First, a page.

Chelsea have reportedly been holding talks with a rival Premier League club over a potential four-year ground share while they redevelop Stamford Bridge.

The Blues are considering building a stadium that could cost up to £2billion and may mean they have to play their home fixtures at either Twickenham, Wembley, or at Craven Cottage, the home of London rivals Fulham.

Todd Boehly, Chelsea’s American billionaire owner, is determined to have one of the best sporting venues in the world by 2030 although it remains to be seen whether that would involve demolishing Stamford Bridge, Chelsea’s home since 1905, and building a new ground from scratch, building on a different site completely, or just developing the current stadium.

But, according to the Daily Mail, the project would likely result in Chelsea being forced to play their home games elsewhere for at least four seasons.

It is thought that one possible arrangement would see them play the majority of league games at Craven Cottage, but Champions League and category A Premier League fixtures would be played at either Wembley or Twickenham.

The report states that Boehly has “informally approached fellow American billionaire Shahid Khan, the Fulham owner, about using his club’s ground” during that period.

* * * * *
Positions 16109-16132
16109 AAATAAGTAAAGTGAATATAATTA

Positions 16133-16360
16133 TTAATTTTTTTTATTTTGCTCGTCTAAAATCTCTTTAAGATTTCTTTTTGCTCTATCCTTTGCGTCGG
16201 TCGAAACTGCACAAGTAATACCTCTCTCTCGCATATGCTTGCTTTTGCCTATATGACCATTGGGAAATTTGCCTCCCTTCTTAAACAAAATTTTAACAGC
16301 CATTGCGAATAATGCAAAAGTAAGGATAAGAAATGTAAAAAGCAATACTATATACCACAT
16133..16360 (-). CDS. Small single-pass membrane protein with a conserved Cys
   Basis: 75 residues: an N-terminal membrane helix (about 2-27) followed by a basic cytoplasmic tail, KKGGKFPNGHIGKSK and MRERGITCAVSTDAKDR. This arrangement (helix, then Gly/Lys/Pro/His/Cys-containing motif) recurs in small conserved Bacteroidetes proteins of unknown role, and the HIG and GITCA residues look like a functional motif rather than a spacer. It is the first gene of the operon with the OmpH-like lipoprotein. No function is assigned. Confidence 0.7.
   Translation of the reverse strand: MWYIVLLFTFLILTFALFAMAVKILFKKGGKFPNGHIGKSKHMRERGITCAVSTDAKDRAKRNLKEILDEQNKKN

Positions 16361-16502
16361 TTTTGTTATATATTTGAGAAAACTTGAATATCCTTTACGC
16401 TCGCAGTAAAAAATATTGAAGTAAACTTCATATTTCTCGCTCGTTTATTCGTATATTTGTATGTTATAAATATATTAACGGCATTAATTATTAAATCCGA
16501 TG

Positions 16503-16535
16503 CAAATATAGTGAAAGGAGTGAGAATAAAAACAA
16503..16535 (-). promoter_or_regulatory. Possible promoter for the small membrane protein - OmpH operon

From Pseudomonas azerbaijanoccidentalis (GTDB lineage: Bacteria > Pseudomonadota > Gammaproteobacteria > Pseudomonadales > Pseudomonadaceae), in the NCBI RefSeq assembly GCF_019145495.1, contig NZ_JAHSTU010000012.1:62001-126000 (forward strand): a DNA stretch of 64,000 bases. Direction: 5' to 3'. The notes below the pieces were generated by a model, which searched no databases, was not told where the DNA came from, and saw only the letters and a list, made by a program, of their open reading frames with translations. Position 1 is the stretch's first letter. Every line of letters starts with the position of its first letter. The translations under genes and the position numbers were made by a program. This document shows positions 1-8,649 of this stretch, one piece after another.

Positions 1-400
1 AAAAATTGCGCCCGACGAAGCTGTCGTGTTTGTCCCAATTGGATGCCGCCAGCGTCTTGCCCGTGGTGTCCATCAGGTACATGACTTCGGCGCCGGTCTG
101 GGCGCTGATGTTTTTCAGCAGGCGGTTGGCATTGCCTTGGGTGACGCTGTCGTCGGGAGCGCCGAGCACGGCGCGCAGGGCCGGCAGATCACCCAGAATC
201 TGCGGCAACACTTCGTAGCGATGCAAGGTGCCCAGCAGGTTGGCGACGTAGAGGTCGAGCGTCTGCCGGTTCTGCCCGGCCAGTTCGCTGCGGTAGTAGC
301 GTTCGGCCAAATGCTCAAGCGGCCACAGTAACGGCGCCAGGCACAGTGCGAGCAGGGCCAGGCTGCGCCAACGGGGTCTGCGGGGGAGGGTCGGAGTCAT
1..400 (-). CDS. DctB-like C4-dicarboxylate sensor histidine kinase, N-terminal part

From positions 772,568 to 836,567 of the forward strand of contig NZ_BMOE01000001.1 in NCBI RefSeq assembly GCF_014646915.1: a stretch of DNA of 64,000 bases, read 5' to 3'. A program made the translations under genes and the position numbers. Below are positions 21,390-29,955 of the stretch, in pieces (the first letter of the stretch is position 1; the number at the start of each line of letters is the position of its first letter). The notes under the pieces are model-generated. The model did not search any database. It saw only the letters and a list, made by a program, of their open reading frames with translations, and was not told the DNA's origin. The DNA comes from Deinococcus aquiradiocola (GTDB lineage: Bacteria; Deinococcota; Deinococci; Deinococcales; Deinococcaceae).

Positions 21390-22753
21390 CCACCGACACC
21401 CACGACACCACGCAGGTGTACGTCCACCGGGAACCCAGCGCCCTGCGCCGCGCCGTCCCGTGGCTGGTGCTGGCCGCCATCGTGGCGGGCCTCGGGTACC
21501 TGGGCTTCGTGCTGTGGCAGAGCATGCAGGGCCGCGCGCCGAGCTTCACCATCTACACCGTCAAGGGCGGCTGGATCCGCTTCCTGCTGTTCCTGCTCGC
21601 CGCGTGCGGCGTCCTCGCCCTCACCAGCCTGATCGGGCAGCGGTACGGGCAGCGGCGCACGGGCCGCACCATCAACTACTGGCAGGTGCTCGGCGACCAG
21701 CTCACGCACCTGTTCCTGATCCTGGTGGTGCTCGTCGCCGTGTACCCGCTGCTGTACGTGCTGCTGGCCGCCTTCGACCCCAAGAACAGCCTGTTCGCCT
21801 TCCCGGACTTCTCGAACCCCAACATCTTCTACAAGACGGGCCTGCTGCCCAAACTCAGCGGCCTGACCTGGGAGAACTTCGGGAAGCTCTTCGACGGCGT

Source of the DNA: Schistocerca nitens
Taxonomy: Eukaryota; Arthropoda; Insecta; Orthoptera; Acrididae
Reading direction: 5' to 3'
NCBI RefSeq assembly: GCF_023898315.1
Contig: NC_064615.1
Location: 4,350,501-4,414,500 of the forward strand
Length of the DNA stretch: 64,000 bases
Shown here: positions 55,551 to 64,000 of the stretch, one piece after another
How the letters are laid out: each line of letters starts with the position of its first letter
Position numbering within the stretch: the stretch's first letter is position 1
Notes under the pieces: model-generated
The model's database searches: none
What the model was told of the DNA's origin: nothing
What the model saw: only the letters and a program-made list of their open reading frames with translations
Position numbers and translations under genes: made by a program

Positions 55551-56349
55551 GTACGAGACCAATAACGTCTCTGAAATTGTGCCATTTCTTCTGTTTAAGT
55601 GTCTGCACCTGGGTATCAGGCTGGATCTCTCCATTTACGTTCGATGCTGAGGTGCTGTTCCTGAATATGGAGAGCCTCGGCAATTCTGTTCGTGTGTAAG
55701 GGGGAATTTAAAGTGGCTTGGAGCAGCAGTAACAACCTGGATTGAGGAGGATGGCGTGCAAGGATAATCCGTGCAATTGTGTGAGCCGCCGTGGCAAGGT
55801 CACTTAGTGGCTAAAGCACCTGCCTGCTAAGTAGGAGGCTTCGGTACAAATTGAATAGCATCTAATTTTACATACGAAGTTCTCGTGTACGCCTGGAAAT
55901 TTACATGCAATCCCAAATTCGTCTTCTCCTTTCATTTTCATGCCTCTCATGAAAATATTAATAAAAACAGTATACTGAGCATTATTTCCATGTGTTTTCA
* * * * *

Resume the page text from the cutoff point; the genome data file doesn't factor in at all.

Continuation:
Chelsea are believed to also have approached the Rugby Football Union, who are keen to boost revenues and expand the number of non-rugby events held at Twickenham.

During the 2017/18 season, Tottenham Hotspur played all their home fixtures at Wembley following the rebuilding of White Hart Lane so it is possible Chelsea could follow in the footsteps of another of their fierce London rivals.

Fulham are no strangers to the concept of ground-sharing, following their temporary move to Queens Park Rangers’ Loftus Road while their ground was refitted in 2002.

However, an issue may well arise over the smaller capacity of Craven Cottage compared to Stamford Bridge.

While the Blues’ home can hold just over 40,000 fans, Fulham’s ground, after completion of development work this summer, will have a capacity of just 29,600.

There would be no such problem, however, at Wembley or Twickenham. The former can host up to 90,000 while the latter can hold a maximum of 82,000.